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Brisket Help

UKBradCUKBradC Posts: 46
edited 2:59AM in EggHead Forum
I cooked a 11 lb beef brisket this weekend and it did not turn out as I had hoped. I had the place setter for indirect cooking (L BGE), put the brisket right on the grill (fatcap down) with a drip pan underneath, cooked for about one hour per pound (1AM - Noonish) to an internal temp of around 150. The thickest part came out very tender but the ends were very tough and pretty much inedible. Suggestions or advice on what I did wrong for next time?

Thanks!

Comments

  • Oh and the temp was 220F
  • MJF24MJF24 Posts: 146
    Brisket is a tough cook to begin with, but I think you want to take the final temperature closer to 190. At 150 degrees, I think you were just entering the plateau where the fat starts to break down and soften the meat.

    There are many useful tips in the attached link:
    http://www.nakedwhiz.com/brisket.htm
  • Celtic WolfCeltic Wolf Posts: 9,773
    Yep you didn't cook it long enough. Never ever cook to time. Cook to internal temp. With Brisket that temp is 195-200 degs.

    Kick that dome temp up to 250 degrees. Tough to reach 200 degrees when your grate temp is below that.
  • You need to take brisket to about 195*
  • Rolling EggRolling Egg Posts: 1,995
    Agree with all. Just not enough time. As wolf says, Cook to temp not time. Always remember that and you wont mess much up.
  • Hi UK,

    I just posted this elsewhere but perhaps it will help you as well.

    Brisket takes commitment but the results are worth it. There are some very basic rules to follow and they are quite lengthy.

    I would advise that you use double briskets not singles. I assume that you have put a half-decent rub on the brisket. Don't use sugar. Wrap and put in the fridge over night.

    Figure your cooking time from 1.5 to 2 hours per pound. So your 11 lb big boy will take 16.5 to 22 hours to smoke. This means you should start the smoking the day before you're going to serve it. And you should allow for another 1 to 2 hours for resting. Always work out the time you need and work backwards to a starting point. If your guests arrive and the brisket is at 150, you're screwed. You are always better off finishing earlier than late. If you are very early, you can wrap the finished brisket in double foil and stick it in an oven heated to only 170. This will keep the brisket warm without cooking it further.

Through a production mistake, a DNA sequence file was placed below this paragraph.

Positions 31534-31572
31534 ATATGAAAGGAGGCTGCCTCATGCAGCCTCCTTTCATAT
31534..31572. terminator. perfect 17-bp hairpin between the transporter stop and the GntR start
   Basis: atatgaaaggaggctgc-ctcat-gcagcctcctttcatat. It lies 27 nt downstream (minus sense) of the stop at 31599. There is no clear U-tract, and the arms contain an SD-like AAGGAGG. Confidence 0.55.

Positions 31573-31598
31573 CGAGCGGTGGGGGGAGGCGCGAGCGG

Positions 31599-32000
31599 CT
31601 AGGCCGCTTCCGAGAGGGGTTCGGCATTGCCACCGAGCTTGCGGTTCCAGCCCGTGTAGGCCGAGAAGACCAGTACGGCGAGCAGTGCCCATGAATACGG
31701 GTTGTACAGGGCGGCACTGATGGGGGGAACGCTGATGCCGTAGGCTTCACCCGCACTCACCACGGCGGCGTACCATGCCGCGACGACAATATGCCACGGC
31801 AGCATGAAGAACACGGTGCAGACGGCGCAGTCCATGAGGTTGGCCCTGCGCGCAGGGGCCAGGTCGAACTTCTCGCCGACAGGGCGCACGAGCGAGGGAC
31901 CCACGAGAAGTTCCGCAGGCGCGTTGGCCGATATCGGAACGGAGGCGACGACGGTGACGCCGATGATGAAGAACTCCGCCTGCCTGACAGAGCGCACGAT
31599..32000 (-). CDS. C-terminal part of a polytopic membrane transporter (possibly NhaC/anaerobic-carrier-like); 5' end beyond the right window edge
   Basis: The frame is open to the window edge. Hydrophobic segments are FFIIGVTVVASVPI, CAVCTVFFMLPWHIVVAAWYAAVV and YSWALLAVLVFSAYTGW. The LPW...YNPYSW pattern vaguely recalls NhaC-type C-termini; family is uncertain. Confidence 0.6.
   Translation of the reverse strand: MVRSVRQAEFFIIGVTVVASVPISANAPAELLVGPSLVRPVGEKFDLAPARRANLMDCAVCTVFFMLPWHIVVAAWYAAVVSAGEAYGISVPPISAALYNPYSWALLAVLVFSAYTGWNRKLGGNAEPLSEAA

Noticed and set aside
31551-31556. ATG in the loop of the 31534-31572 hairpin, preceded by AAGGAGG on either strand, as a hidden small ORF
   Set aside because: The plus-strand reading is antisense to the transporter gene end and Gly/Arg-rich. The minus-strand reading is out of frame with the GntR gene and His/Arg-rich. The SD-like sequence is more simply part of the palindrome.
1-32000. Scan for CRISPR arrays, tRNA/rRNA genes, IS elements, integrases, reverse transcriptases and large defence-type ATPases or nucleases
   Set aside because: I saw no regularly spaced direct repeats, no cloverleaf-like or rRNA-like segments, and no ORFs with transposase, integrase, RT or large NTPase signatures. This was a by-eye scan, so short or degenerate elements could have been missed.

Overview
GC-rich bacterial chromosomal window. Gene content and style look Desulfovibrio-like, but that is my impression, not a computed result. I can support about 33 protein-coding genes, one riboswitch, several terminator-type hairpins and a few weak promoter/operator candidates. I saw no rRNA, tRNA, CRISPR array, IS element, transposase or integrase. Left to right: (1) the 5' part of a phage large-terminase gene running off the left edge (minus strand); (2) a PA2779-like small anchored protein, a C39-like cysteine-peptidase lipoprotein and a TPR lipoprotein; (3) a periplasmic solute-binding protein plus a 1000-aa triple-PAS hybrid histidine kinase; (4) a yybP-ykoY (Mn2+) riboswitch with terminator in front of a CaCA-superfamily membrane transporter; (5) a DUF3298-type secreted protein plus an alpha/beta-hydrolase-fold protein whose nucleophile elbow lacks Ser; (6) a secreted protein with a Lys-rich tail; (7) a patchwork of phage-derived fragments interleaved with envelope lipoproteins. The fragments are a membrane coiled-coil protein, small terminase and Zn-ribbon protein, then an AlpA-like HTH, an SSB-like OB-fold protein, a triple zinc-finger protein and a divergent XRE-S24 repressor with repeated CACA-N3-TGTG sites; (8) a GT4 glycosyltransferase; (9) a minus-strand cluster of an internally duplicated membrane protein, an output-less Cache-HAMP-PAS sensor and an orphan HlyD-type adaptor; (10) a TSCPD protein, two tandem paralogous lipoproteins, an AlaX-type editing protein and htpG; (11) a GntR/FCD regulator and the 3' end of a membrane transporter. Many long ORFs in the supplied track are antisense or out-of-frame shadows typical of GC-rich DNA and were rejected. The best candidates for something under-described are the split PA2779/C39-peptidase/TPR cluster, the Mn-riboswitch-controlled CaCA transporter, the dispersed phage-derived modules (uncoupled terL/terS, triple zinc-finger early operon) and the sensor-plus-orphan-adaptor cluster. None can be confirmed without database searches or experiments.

Your fire temperature (or what is showing on the thermometer on the lid of the Egg) should be in the 190 to 210 range. Your internal meat temperature target should be 190. Get and use a remote thermometer. It is essential.

    Fire building at low temperatures is an art. The secret is to clean as much ash as you can from the bottom of the egg before using. Try to put most of the charcoal on one side of the egg. These steps will maximize your air flow which is key.

    For flavour, if you like it smoky as I do, use hickory chunks. Do not use chips. They're useless.

    So get your fire going and hold its temperature to 190-210. Throw in your pre-soaked wood chunks. Put in your place setter, legs up. Now put on your drip pan, half-filled with water. Set the grill above. Put the brisket on top fat side up. Put your remote thermometer probe in the fattest part of the meat. Close the lid.

    Make a basting mixture (worcestershire sauce, bbq sauce, beer and whatever). Don't use anything sugary and add a fair amount of water. You don't want to add anything thick to the meat . Mop every hour. If you have to go to bed, don't worry about it, just resume mopping in the morning.

    Now for the most important piece of information. Brisket is a strange piece of meat. As you follow the read-outs on your remote, you will notice at the outset that the temperature is climbing steadily; however, when it reaches between 155 and 165, it plateaus. That is the temperature just stays there. In fact it can stay there for up to 3 hours before it starts to climb again. Most people who are unaware of this will think that they did something wrong and quit or increase the fire temperature which, of course, will destroy your desired result. So doubt panic. The temperature will rise again in time. Just wait.

    After the brisket has rested, you are ready to serve. Slice on a 45 degree angle to the grain.

    Easy, no?
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